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Evaluation of retail marketing Essay

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Updated: Apr 19th, 2019


Through out their existence, organizations and businesses are considerably pressured to raise their levels of performance and productivity. This is especially so in the modern day business environment which is characterized by aggression and excessive competition thereby constantly forcing businesses to exhibit innovation and enhanced performance so as to remain relevant and profitable in the ever increasingly competitive arena.

To achieve the organizational goals of increased productivity, the input of both the individual and groups in the organization remains invaluable. However, for these inputs to make optimal impact, the organization must have a strong marketing strategy to steer it and its products in the right direction. This being the case, the development of marketing plans and skills is indeed necessary for the survival and continued success of any organization.

The Twentieth Century has seen the increasing dominance of formal retailing (e.g. retail multiples, shopping centers (malls) and internationalization of major retail brands).

The retail marketing literature has tended to focus on these phenomena whilst failing to appreciate that many household purchases and acquisitions are undertaken via non-formal retailers (e.g. farmers markets, swap meets, jumble sales and car boot sales).

This paper sets out to discuss what determines exemplary retailing in a business setting. This shall be achieved by going into a detailed discussion regarding to effective retailing. The factors that influence consumers to use non-formal retailing shall be discussed and an analysis shall be carried out to evaluate the extent to which the retail mix is relevant to non formal retailing.

Brief overview of formal and non formal retailing

Cox and Brittain define retailing as the direct sale of goods to consumers in small quantities (17). This aspect of business transaction has been in existence for a very long time. It has revolutionized from the barter trade system to the money based system and has gone to the next level (e-Marketing) in recent times.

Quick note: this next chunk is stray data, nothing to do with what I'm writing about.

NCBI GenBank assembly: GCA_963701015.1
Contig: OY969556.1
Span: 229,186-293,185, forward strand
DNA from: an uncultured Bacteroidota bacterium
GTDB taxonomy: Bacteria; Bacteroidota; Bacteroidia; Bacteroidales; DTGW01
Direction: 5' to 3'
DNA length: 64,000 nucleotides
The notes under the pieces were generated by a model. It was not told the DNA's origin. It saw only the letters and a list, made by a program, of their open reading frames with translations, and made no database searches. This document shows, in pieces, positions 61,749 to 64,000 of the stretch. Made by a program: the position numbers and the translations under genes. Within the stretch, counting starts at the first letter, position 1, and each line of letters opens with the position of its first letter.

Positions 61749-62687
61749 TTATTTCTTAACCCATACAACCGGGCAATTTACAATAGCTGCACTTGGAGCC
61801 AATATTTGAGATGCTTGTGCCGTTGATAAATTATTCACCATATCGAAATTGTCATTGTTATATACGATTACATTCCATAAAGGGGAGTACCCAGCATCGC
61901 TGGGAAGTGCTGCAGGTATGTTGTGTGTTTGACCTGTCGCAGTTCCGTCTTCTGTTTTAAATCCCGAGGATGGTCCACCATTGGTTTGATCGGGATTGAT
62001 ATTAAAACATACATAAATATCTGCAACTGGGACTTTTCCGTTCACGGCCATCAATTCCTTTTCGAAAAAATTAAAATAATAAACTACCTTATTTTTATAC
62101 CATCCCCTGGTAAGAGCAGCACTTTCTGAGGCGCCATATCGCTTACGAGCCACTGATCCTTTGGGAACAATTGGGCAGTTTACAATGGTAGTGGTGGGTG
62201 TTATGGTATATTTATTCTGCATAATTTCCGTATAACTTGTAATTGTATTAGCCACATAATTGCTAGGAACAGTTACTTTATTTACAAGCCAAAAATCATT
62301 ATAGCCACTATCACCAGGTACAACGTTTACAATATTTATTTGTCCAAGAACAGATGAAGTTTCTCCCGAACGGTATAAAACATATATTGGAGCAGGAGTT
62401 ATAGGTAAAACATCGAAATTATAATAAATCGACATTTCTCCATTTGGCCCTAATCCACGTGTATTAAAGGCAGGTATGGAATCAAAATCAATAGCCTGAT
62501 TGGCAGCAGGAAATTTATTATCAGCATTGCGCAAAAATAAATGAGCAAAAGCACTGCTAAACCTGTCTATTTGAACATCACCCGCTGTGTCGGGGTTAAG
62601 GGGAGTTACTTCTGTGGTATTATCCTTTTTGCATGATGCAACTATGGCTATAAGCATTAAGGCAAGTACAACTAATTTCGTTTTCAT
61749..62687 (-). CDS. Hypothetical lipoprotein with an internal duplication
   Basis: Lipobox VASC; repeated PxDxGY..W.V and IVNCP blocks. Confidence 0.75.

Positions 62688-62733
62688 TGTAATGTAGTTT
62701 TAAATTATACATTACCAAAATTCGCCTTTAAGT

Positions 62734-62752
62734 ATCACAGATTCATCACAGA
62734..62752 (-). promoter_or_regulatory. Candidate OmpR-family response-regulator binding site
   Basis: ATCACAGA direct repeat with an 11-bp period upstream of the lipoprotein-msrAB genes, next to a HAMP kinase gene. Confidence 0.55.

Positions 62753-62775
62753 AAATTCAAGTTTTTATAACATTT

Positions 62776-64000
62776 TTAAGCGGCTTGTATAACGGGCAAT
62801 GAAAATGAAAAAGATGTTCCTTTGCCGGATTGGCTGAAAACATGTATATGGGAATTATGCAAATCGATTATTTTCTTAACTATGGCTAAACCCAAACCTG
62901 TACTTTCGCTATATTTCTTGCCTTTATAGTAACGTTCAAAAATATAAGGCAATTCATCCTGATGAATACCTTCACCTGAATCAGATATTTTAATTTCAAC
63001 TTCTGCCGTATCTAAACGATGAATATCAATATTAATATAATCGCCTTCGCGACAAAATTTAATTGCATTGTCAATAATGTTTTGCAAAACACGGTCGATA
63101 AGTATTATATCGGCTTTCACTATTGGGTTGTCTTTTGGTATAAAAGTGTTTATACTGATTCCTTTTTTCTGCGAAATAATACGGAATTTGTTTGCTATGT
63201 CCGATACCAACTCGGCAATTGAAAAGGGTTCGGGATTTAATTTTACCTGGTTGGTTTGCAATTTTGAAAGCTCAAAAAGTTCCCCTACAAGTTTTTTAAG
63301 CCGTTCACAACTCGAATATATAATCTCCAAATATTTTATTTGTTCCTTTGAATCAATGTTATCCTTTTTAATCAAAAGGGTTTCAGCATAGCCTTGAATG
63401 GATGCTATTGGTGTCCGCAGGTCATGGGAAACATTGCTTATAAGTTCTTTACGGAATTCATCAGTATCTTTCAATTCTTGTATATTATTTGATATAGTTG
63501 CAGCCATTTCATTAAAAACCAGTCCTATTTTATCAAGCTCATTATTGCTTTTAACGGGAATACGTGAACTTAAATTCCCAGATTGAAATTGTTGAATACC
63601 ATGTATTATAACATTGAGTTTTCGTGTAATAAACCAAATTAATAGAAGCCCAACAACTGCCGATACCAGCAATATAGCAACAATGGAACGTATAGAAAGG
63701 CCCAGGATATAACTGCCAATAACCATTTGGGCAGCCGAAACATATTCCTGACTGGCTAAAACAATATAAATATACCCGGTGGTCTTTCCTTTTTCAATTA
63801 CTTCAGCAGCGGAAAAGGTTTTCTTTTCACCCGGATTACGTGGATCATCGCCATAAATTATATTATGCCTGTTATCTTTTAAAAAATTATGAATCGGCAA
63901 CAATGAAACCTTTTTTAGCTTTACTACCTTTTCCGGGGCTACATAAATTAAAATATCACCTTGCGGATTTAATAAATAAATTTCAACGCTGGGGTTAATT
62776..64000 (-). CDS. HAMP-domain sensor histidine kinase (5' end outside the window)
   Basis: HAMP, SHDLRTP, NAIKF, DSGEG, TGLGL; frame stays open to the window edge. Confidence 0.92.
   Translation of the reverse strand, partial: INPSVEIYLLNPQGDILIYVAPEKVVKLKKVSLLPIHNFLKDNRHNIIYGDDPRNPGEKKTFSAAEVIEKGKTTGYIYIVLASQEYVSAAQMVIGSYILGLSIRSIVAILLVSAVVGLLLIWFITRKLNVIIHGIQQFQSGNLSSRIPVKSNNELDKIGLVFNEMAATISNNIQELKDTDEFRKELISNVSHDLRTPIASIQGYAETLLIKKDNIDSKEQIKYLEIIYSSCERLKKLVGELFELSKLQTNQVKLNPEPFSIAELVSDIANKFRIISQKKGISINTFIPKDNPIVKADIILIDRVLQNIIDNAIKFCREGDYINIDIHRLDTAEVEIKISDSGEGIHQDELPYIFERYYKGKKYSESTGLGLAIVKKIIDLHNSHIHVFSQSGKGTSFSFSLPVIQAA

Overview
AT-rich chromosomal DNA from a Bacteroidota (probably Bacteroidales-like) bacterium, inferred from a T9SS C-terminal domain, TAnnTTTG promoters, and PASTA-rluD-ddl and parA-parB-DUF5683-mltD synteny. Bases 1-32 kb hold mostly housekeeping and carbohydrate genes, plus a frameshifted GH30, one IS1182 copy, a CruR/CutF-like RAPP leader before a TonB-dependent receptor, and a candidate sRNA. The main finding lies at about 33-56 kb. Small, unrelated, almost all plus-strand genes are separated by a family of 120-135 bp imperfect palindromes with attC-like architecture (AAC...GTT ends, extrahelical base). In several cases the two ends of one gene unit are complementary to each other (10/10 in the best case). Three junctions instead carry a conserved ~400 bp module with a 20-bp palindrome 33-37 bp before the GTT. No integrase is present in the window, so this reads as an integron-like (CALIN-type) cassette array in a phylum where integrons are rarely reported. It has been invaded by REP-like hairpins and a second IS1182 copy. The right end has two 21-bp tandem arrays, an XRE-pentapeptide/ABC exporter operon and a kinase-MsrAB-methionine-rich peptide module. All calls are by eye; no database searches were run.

However, due to improved business models and strategies, retailing has been divided into two categories which are; formal and non formal retailing. As mentioned earlier, formal retailing refers to the sale of goods through multiple retails, shopping malls and internationalized retail brands.

It is a more organized and efficient way of transacting with deeper managerial and financial aspects. On the other hand, informal retailing takes a more traditional face whereby transactions are carried out through farmers markets, swap meets, jumble sales and car boot sales. It lacks permanency and requires very little resources to establish or maintain.

Retail marketing

Marketing plays a pivotal role in the selling process of any given product. This is because marketing helps in the promotion of new and existing products, enhances consumer loyalty and is a vital tool in ensuring that a product attracts a large market base. According to Krafft and Mantrala, the consumer’s attitude plays a very important role in retail marketing (214).

Retailers should always know that retail marketing is driven by consumer’s needs and wants. As such, it is basically about satisfying these needs. The authors further contend that what the customers buy defines the nature of the retail business (Krafft and Mantrala, 224).

The main aim of retail marketing is to develop products that are highly demanded by the target market and sell them at a price that will yield the most profit all the while maintain a substantial percentage of the market. The main disadvantage of retailing is that most retailers sell the same product.

Therefore, overpricing the shoppers may lead to the loss of the market base. As such, the best way to ensure high profits in the retail business is to lower production costs and utilize product differentiation techniques. Such marketing decisions ensure that the shoppers are loyal and at the same time eliminate any possibility of aggressive competition from other retailers.

Varley asserts that a good retail marketing strategy should be stimulating, fast and influential towards the market (69). Among the essential aspects that should be considered in retail marketing are; product planning, customer analysis, market research and environmental factors.

To ensure success in the retail business, retailers should acknowledge the fact that it is the customers and not the demand that lies at the center of a retail business. The attitude of the consumer towards a product is what ensures that a retailer yields satisfactory profits and returns to investments. Therefore, the success of a retail business depends on the retailer’s ability to identify, anticipate and satisfy the customer’s immediate desires.

Marketing in the retailing business is important because it identifies the current needs of the consumers that are unfulfilled and then defines them to present viable solutions for the same. It can be viewed as a tool through which the desirable standards of living can be achieved.